This week, as I soldiered on through this class, using every trick I could think of to engage these students, I referenced Fred Astaire. And their eyes were vacant. So I asked: “Who has never seen Fred Astaire dance?”. Every single hand went up. No one in this class had ever seen Fred Astaire dance. And at that moment I realized that I had completely forgotten something extremely important: their experience was nothing like mine. They had no reference for this work.  Not only had they never seen Fred Astaire, they never had even heard of a Gene Kelly, Cyd Charisse, Donna McKechnie or Ben Vereen.

So, we spent the rest of that class watching videos. We watched Astaire partner a hat rack and bring it to life in Royal Wedding, we watched Gene Kelly partner the stunning Cyd Charrise in Singing in the Rain, and we watched Luigi tear up the floor in the ensemble of White Christmas. And much to my surprise they were mesmerized. These films are more than 60 years old and quite frankly I expected to receive the same dismissive attitude that I had been receiving all year. But it was as if the light was finally turned on. And much to my relief, they saw the greatness in this work. They saw the artistry In this  work and they saw the magic; a kind of magic that is all but gone from our industry.  

When I walked into the studio for our next class it was as if I was facing a completely different group of students. And after months of explaining, begging and cajoling, they finally started to work; the way I had worked and all of the great dancers that came before me.

I am not so naive as to think that the next time I’m facing challenging students, an old MGM video will solve all my problems. But I did learn a lesson here. This group’s problem stemmed from a lack of reference; and I failed to realize that. I learned that part of being an effective educator is searching for the solutions to just these kinds of problems. Sometimes I will find the answers (as I did this time) and sometimes I won’t. But I will never stop trying. 

Luigi once said to me: “You are not the best dancer I’ve ever taught, but you have a deeper understanding of this work than anyone that I’ve ever taught.”. That understanding and this work are gifts that have given me my life’s work. And bringing these gifts to the next generation of dancers is what I do. Now, in addition to teaching the “what” and the “how” of this work, I am having to teach the “why”. Making this work relevant to today’s artists is essential to its survival. And as far as I’m concerned it must survive for generations to come.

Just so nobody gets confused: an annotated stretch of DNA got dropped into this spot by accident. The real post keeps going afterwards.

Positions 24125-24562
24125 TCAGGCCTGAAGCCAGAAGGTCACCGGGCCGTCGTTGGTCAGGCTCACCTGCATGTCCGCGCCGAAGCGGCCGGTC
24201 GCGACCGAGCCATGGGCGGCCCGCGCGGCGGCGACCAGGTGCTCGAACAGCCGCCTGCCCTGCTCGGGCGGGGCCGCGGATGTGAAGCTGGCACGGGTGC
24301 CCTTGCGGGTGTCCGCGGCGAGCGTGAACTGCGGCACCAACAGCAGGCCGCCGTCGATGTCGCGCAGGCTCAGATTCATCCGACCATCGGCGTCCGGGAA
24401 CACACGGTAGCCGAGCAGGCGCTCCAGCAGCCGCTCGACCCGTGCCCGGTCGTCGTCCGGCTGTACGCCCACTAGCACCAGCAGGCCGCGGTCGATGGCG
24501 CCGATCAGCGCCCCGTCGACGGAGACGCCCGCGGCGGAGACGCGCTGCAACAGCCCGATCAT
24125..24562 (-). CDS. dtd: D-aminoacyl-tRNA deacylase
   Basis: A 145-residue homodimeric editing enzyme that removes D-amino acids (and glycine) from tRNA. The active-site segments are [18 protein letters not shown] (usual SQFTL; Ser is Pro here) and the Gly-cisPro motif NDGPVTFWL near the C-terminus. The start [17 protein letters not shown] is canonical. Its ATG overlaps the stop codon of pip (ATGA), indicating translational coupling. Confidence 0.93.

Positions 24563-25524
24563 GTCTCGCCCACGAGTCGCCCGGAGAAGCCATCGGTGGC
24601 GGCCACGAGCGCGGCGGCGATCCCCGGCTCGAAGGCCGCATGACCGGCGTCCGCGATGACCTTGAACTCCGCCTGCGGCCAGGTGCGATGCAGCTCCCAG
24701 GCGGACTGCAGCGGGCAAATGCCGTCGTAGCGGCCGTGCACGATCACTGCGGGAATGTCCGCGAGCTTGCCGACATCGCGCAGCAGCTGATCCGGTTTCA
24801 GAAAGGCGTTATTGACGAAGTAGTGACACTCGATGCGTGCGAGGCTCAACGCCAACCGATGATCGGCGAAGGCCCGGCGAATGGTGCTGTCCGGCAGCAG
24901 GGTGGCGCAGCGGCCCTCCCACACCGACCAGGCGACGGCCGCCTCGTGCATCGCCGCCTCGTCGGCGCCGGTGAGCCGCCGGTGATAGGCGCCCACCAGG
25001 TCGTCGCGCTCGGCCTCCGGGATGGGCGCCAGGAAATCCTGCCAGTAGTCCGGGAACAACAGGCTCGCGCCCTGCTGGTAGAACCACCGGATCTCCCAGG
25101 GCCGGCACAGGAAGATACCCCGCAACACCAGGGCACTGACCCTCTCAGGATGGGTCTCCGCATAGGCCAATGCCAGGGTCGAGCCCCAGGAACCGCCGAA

Children Will Listen

I have written many articles which include bits of my personal history in dance; my very late start at 25 years of age and a family structure that did not encourage or support a career in the arts. I have previously recounted an incident that occurred during an argument with my mother, when she said: “But you never asked for dance lessons”. And she was right. I never did. And at the time that I wrote that article, I said that the reason why I never asked for dance lessons was because I felt that hearing “No” would have been too painful. And that is true.

But there was another reason.

Our memories and our minds work in mysterious ways, and recently a memory came flooding  back with a vengeance.

My sister, who is four years my junior WAS, as a small child, given dance classes. On a few occasions I was brought along and, through a glass window, I watched her classes. I studied her teacher, Mrs. Wright. She seemed to hold the key to a world that I so desperately wanted to be part of. I watched her teach class, and I hung on her every word. I was nine years old. I was the type of child that never wanted to make waves. I was the type of child that wanted to be “good”. I was the type of child who desperately wanted to fit in; although I never really did.

At the end of the class, the children came streaming out of the studio and Mrs. Wright stopped to chat with some parents. Again, I was hanging on her every word. And in one of these casual conversations I heard her say, with a roll of her eyes:

“Thank God I have no BOYS in this class this year”. As if boys in her dance class were a problem. As if boys didn’t belong or fit in.

Those words had power. Those words affected me.

I HEARD that remark. And I listened. And consequently, I never asked.

Perhaps if I hadn’t been brought a long that day I wouldn’t have heard that remark. Perhaps I might have asked for lessons. Perhaps I might have had a different life. But our lives take the path that they take, and I will never know what might have been if I had started training as a child. I have taken responsibility for my decisions and made my peace with them. However, I still wonder…
But I do know that we must be mindful of what we say and do around a child. Our words have power and their futures are so uncertain.

Children will listen.

Teaching Ballet to Musical Theater Students; A New Focus

My career path has been strange to say the least. For my new readers who may not be familiar with the story: I was an adult beginner dancer with a short but reasonably successful professional career. I “retired” just shy of my 35th birthday and didn’t dance at all for 9 years. I started taking class again at 43 and met the legendary Broadway dancer Lisa Gajda who recommended me for my first professional teaching job: teaching Ballet at the musical theater conservatory CAP21. That recommendation lead to a completely new career path that I could have never imagined.